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Everything posted by silverado

  1. I think this is the same thing I've been looking for - a way of connecting to the WiFi without having to code any connection information. Surely this is essential for a viable IoT application. I'd assumed there would be a WiFi.begin() that would connect using info previously configured by SmartConfig, but there doesn't seem to be one.
  2. Retuning of the library code is probably beyond me. I did reduce the number of sockets to 1 which buys back 2K, but is still short and that's without 99% of my code in place. I see that the compiler already has size opt switched on (-Os) and the linker is already throwing away unused code (--gc-sections) so I think I have to admit defeat and just go for a CC3200 instead. Simpler anyway. But thanks for the advice.
  3. My intention in developing the code for sending an email was to transfer it from F5529 to G2xxx (not that I yet know how to drive the CC3100 from a G2xxx!) so that ultimately I could build a circuit on stripboard with the G2xxx and a breakout CC3100. For this to be possible for home assembly the G2xxx has to be in a dip package, and I've discovered that the largest memory variant of G2xxx that comes in this format is the G2553, with a memory of just 16K. I find that this isn't enough to do even a bare minimum WiFi.begin() - the compiler reports the ram already overflows by 2294 bytes. So, am
  4. I'm really grateful for your SSL update! I've been trying to figure out how to send an email directly from my MSP430F5529/CC3100 boosterpack using a gmail SMTP server, and had come to the conclusion that it's not possible without an SSL connection. I was about to give up until I saw your post here. Having seen it, I updated my library (/msp430 instead of /cc3200) with the latest WiFiClient (cpp and h) from github and was able to write some code that successfully connected securely to the gmail server. Woohoo! Whatever may still be missing from your update doesn't appear to prevent my scen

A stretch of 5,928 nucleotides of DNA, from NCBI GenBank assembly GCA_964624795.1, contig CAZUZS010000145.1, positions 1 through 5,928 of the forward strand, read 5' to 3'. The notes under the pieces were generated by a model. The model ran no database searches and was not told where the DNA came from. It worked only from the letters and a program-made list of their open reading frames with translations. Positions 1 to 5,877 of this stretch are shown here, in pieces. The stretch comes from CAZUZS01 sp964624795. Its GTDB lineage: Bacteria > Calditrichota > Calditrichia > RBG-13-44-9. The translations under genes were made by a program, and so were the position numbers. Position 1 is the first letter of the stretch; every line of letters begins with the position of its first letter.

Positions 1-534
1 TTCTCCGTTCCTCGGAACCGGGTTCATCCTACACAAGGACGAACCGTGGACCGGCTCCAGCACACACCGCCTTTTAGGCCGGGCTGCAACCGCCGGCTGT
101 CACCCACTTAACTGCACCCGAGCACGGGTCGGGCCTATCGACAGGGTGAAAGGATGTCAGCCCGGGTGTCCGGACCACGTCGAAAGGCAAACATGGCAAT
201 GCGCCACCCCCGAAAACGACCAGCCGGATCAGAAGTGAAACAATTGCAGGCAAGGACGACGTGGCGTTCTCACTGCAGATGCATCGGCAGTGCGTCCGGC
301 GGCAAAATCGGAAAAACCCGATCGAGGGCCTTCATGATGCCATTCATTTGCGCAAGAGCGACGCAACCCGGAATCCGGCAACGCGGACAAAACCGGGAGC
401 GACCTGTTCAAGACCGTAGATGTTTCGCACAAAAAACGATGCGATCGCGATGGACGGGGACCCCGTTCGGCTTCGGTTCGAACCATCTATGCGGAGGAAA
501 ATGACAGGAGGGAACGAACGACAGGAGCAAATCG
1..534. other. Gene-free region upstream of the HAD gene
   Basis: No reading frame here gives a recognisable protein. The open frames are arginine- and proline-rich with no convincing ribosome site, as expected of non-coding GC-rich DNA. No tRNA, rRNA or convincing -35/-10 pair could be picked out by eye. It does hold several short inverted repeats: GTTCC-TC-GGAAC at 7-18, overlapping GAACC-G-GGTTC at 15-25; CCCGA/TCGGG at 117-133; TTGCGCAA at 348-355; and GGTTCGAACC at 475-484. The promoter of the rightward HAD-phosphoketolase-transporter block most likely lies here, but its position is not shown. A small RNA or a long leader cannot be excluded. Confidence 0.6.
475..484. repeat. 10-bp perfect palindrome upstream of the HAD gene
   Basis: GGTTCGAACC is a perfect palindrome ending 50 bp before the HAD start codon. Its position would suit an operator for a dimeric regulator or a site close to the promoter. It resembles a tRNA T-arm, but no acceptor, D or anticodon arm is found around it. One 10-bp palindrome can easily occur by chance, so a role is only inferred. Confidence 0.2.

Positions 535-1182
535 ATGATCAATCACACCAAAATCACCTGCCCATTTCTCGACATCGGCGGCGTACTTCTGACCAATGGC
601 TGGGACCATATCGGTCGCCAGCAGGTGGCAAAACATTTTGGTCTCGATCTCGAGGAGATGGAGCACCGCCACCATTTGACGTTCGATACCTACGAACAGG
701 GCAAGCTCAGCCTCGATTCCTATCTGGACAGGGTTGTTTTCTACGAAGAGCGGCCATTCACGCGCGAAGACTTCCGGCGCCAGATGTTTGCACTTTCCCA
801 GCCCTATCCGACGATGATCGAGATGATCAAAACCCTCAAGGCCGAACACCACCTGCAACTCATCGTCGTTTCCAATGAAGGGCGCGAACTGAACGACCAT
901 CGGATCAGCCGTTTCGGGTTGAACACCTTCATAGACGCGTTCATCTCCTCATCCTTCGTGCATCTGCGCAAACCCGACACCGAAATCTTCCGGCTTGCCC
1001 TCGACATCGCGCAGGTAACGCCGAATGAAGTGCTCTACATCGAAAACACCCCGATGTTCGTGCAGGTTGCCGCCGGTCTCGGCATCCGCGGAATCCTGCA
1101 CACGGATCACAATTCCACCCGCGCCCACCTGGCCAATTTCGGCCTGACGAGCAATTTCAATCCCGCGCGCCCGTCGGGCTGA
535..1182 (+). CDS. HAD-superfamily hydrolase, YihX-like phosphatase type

5. Thanks guys. I think I need to try some of this before asking more questions - learn to walk before trying to run so to speak. I will try with the TLC5940 as suggested and make use of the examples RobG points to.
  6. Sorry - I failed to say that each LED needs to be individually controlled. I know I could use a 2 port MSP430 variant to address them all directly but I still have the problem of a total of around 50ma to play with - so with say 10 LEDs lit that's only 5ma each. How bright would they be? If I understand correctly, PWM would make them appear brighter. I believe I could do PWM from the 430 itself but I'd have to code it myself - using shift registers is easier.
  7. Thanks - this does look exactly like what I asked for, but... This is supposed to be a low voltage, low power application, portable, battery driven - so the sort of power consumption I was suggesting is probably out of the question. As I said, I'm a electronics beginner, so perhaps someone can put me straight. Is a shift register solution (in other words PWM) the only low power option I have? How much brighness do I sacrifice by using this method? Can someone possibly point me at a diagram that shows me how to hook up, for example, 2 x 74HC164 to drive the LEDs? You also menti
  8. I want to drive up to 16 LEDs (not in a matrix form) from an MSP430. I've played with an G2211 on a breadboard/Launchpad combination to successfully do something with 6 LEDs, but I need to step up to 16 of them. My background is software development, but I'm new to microcontrollers and my knowledge of electronics is sadly no more than basic. My requirements are that although normally only a few LEDs will be on, occasionally most of them could be, and they need to be bright enough to seen in daylight, even sunlight. Also the brightness should be relative to the ambient light level so they'r
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